CT images of a healthy 33 years old man were used to compare forearm bone's stability and biomechanical behavior of Moradi's interosseous prosthesis(model B) with the healthy forearm(model A) under different loading conditions using the finite element method.
CT images of a healthy 33 years old man obtained from Computed Tomography were used to construct 3D geometry, including ulnar, radius, and distal Humerus. After receiving the CT images, MIMICS software (MIMICS 10.1; Materialise NV, Leuven, Belgium) was used to convert the images into STL format, which was finally imported to CATIA (CATIA V5; Dassault Systemes, Ve' Lizy-Villacoublay, France) to construct the final solid models. In this study, both trabecular and cortical bones were modelled with considering 2 mm offset toward bone from the outer surface as trabecular bone. In contrast, the cortical bone's outer surface cannot detect the cartilages as CT images. The filled gap between each bone in joints is considered the related cartilage. The final CAD files were imported into ABAQUS software (ABAQUS 6.11, Dassault Systèmes, Vélizy-Villacoublay, France), and subsequent finite element procedures were performed as the following sections. The final geometry of the model is depicted in Figure1.
A specific defect by subtracting a region from the ulna was created to insert the DRUJ prosthesis, as depicted in Figure 1. The interosseous DRUJ prosthesis is inserted between two sides of osteotomy where the pseudoarthrosis is carried out in the Sauvé-Kapandji procedure to address the drawbacks of different surgical techniques and prostheses . Also, it has two main distal and proximal parts connected with a ball. This ball enables the prosthesis to move freely in each degree of freedom. The proximal part fixes to ulna and radius with two screws. Finally, the distal and proximal stems centered on the sphere can have axial movements and bending.
All materials used for cortical and trabecula bone, cartilages, different parts of the prosthesis are considered linear elastic . Also, titanium material properties are assigned to all prosthesis parts except the ball. For the ball, polyurethane  linear elastic properties are assigned . Material properties of the bone were defined by using Young’s modulus of 17.5 GPa for the cortical bone and 309.8 GPa for the trabecular bone. The Poisson’s ratio for both the cortical and cancellous bones was 0.3. Cartilage was modelled with Young’s modulus of 12 MPa and Poisson’s ratio of 0.4 . Titanium and Polyurethane were assumed to have Young’s modulus of 110 GPa, and Poisson’s ratio was 0.35 and 0.31, respectively [18, 19].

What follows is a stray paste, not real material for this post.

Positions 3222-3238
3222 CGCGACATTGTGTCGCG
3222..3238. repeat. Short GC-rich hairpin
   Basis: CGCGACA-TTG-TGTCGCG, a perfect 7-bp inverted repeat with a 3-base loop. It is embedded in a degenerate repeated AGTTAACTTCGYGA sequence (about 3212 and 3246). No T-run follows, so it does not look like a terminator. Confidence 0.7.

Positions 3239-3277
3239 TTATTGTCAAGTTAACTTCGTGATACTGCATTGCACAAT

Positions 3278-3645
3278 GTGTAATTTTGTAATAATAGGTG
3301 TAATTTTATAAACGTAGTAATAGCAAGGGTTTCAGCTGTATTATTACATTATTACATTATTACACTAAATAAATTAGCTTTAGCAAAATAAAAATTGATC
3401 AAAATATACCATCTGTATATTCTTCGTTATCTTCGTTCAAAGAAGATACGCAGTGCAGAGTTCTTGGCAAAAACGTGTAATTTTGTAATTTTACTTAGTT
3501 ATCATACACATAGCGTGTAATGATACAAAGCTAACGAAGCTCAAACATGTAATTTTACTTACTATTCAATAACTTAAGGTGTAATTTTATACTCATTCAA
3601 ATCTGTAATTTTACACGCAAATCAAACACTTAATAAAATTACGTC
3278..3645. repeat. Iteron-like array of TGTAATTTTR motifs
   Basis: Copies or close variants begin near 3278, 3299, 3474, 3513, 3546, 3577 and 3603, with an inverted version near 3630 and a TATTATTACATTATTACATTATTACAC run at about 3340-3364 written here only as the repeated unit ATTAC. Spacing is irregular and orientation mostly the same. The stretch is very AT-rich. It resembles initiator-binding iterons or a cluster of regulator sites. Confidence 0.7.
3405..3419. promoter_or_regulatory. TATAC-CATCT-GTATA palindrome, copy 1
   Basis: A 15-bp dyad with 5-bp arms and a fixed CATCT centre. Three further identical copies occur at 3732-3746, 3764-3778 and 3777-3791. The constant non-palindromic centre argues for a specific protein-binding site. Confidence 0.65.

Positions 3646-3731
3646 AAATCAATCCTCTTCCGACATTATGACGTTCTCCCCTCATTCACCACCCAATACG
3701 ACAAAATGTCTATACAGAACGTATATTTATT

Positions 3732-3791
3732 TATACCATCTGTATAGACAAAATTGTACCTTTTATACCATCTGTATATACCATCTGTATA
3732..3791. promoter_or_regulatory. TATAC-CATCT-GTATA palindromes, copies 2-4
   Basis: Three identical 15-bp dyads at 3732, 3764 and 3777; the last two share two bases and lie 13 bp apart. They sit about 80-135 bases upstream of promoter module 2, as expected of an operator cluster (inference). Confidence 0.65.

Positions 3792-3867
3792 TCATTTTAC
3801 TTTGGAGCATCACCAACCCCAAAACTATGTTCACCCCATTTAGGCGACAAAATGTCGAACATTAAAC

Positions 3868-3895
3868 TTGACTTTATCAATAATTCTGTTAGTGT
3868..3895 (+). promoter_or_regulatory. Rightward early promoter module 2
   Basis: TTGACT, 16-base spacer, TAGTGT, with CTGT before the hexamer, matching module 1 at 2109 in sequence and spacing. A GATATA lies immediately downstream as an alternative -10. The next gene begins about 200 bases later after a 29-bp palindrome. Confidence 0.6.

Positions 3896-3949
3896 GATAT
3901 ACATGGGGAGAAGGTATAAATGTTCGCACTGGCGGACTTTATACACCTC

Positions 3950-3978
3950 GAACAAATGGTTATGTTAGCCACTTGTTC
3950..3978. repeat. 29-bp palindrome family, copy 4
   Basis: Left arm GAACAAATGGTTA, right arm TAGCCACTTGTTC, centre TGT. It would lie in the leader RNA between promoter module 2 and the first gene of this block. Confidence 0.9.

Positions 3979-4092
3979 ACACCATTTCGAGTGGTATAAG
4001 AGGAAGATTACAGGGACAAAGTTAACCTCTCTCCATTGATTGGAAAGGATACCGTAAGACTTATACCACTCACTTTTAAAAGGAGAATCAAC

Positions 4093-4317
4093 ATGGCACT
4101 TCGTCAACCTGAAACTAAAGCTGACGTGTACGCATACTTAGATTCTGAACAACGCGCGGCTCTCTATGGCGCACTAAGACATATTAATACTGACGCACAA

Seven ligaments stand for tension force between bones modelled with spring elements [17, 20]. To better simulate the function of the ligaments, the number of springs assigned to each of the elbow ligaments; Medial anterior, Medial posterior, Lateral radial, Lateral ulnar, four parallel springs and were assigned stiffnesses of 72.3, 52.2, 15.5, and 57 N/mm respectively, and for the Annular ligament, three parallel springs with the stiffness of 28.5 N/mm assigned. For each distal/proximal interosseous membrane and central interosseous membrane, two springs with the stiffness of 18.9 N/mm and 65 N/mm assigned, respectively, based on the orientation reported in the study, were considered. The position of these ligaments was selected based on the references [17, 20].
Loading and boundary condition
Cortical and trabecular bones bounded together. The interface of the distal and proximal part of the prosthesis is considered bound to the bone, and frictionless contact is defined between the ball and the prosthesis. The bones and ligaments of the wrist were not considered in this study, so the proximal surface of the ulna and radius coupled together eliminated the degrees of freedom . Each ligament bonded to its bone and the frictionless surface to surface contact considered for the ligaments of humerus-radius, humerus-ulna, and radius-ulna.
Five different loading scenarios were considered for both models A and model B. These loading conditions represent different conditions each hand encounters with. These loading conditions include pronation (500, 1000, 2000, and 5000 N.mm), supination (500, 1000, 2000, and 5000 N.mm), dorsal loading (10, 30, and 50 N), volar loading (10, 30, and 50 N), and traction (100, 150, and 200 N). To simulate the supination loading, first the 180 ºrotation is applied to the Ulna and Radius with the origin depicted in Figure 2, then the torque is applied. In all simulations, the proximal surface of Humerus was fixed. All loading conditions are depicted in Figure 2.
Applying torque on the wrist in pronation and supination in the distal radius side is inserted, and the amount of torque in the joint dislocation is recorded.
Finite element analysis
ABAQUS-CAE was used to build the finite element meshes with 4-noded linear tetrahedrons. After simulating the convergence analysis to get sufficient accuracy in the results. All simulations performed with ABAQUS (ABAQUS 6.11, Dassault Systèmes, Vélizy-Villacoublay, France).